Can a Chainsaw Cut Metal? Using a Chainsaw on Metal GUIDE

Published Categorized as Lumber Journal

A chainsaw is much more than just a tool for cutting trees, wood, lumber, and timber, as many people believe. A chainsaw can cut through metal, that much is true. Chainsaws are versatile tools that can be applied in a variety of circumstances.

But you shouldn’t just get any old chainsaw off the shelf at your neighborhood hardware shop. You should check the type of chainsaw you are using as well as the metal’s thickness.

In this article, we’ll discuss whether can chainsaws cut through metal, along with presenting critical information on the types of chainsaws and how to use a chainsaw for metal.

Table of Contents

visited one of the industry in Lahore & witnessed the hard working of employees.

Can Chainsaws Cut Through Metal?

Metals are chopped by chainsaws, yes. There are metal-cutting blades on every type of chainsaw. These chainsaws do, however, have several drawbacks and shortcomings. It is the metal’s thickness in this instance. Cutting thin metal versus cutting thick metal is very different when using a chainsaw.

It won’t be challenging to cut tin with a chainsaw. Tin is not one of the hardest metals, and with only your hands, you can easily bend it. Therefore, if you try to chop it down with a chainsaw, it will quickly cut and rip apart.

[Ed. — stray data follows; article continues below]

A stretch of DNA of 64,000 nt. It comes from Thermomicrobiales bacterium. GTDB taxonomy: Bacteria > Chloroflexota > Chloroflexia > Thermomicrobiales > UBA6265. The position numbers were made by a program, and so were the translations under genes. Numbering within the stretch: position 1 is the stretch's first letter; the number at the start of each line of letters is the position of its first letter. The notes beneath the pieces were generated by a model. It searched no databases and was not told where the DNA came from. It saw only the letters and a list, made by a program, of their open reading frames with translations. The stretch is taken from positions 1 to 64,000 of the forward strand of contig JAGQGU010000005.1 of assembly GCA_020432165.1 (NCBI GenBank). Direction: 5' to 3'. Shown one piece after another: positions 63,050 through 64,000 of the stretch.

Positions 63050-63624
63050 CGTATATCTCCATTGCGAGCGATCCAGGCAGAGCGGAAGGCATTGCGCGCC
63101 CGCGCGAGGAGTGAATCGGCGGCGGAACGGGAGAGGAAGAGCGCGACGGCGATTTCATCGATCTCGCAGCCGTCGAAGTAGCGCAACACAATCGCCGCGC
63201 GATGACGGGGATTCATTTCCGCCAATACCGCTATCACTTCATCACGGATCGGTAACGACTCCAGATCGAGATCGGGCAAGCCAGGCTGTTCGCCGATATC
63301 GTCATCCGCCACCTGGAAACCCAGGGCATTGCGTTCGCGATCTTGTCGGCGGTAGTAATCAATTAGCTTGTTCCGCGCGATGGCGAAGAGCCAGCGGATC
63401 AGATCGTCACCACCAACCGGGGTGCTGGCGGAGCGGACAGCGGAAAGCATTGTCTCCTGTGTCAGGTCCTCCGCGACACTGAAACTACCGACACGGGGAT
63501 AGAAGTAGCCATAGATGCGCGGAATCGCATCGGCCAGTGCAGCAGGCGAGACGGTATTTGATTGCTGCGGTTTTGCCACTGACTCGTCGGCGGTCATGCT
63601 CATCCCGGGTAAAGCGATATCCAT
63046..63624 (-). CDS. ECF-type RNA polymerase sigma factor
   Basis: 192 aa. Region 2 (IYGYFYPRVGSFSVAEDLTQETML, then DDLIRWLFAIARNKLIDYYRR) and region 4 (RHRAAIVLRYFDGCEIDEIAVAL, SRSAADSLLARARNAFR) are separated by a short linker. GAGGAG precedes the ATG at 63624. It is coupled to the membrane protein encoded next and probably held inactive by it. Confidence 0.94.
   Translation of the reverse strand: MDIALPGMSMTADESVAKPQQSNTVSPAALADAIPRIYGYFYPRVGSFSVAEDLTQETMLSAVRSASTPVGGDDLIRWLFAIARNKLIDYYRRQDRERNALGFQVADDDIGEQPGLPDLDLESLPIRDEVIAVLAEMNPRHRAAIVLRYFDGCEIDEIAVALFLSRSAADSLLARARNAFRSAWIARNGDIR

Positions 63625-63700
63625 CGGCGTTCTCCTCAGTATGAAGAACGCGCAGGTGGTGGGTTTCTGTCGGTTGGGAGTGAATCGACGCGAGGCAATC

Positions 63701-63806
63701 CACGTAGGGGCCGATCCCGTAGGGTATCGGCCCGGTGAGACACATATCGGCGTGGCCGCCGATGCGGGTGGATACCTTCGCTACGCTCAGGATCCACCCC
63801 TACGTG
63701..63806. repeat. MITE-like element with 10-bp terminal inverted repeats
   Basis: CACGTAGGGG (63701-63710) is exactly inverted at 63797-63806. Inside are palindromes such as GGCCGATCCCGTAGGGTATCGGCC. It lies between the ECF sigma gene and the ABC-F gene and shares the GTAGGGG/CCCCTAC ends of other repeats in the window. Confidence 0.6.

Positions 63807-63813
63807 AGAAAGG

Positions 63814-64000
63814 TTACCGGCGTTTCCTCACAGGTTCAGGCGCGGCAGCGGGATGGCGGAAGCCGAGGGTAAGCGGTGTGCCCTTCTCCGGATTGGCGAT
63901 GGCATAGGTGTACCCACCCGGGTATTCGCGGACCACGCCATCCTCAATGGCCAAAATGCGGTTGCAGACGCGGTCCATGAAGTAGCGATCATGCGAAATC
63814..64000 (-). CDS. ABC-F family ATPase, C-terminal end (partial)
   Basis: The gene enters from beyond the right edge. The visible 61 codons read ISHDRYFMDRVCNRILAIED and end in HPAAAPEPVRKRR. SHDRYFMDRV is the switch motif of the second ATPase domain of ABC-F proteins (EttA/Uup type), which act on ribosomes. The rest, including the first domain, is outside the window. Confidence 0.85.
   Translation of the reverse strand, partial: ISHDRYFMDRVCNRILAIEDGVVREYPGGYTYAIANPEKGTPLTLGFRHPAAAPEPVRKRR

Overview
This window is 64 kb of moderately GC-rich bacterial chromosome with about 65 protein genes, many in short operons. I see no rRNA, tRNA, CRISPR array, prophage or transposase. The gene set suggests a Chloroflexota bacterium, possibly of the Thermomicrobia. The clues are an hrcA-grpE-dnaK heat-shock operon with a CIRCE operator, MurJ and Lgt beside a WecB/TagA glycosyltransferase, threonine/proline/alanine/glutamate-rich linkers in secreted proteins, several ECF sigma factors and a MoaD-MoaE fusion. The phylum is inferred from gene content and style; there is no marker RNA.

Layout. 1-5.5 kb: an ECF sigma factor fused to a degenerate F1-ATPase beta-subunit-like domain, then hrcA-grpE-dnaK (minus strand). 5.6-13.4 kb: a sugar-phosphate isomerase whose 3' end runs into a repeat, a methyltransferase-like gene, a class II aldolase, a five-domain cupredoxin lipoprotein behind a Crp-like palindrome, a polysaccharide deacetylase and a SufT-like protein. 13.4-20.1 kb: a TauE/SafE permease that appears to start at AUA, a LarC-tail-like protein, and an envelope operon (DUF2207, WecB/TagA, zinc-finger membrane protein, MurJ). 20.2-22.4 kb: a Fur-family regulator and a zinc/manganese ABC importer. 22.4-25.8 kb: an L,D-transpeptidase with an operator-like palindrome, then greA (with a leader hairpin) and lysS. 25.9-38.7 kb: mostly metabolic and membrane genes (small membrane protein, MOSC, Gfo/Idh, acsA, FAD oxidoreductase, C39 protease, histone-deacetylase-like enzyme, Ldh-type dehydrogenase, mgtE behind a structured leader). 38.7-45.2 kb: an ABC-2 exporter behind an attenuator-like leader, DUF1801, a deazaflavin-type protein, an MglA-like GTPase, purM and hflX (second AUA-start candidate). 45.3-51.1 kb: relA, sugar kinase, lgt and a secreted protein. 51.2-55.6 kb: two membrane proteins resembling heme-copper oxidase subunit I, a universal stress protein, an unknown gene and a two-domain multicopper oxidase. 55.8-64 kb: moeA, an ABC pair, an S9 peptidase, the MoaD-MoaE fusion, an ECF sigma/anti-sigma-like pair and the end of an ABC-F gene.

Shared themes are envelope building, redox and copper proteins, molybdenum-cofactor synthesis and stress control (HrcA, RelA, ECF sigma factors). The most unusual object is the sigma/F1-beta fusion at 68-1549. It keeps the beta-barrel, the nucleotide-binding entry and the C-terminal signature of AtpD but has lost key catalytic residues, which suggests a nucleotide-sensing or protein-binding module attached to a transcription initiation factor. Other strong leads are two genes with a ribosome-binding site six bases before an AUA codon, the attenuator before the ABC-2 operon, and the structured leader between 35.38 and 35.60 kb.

Now picture a steel pipe made of heavy metal. To cut it down, you’ll need a good chainsaw. Metal can be cut with these chainsaws, although sparks and smoke will result. Typically, a spark happens when two pieces of metal touch. So, if utilizing chainsaws is new to you, don’t worry or be afraid.

In the end, a chainsaw’s ability to cut through a piece of metal depends on the type and thickness of the metal. A strong chainsaw with a metal-reinforced chain or a chain with a carbide tip is advised when working with thick metal.

Metal Cutting Chainsaw: Homeowner vs Professional Chainsaws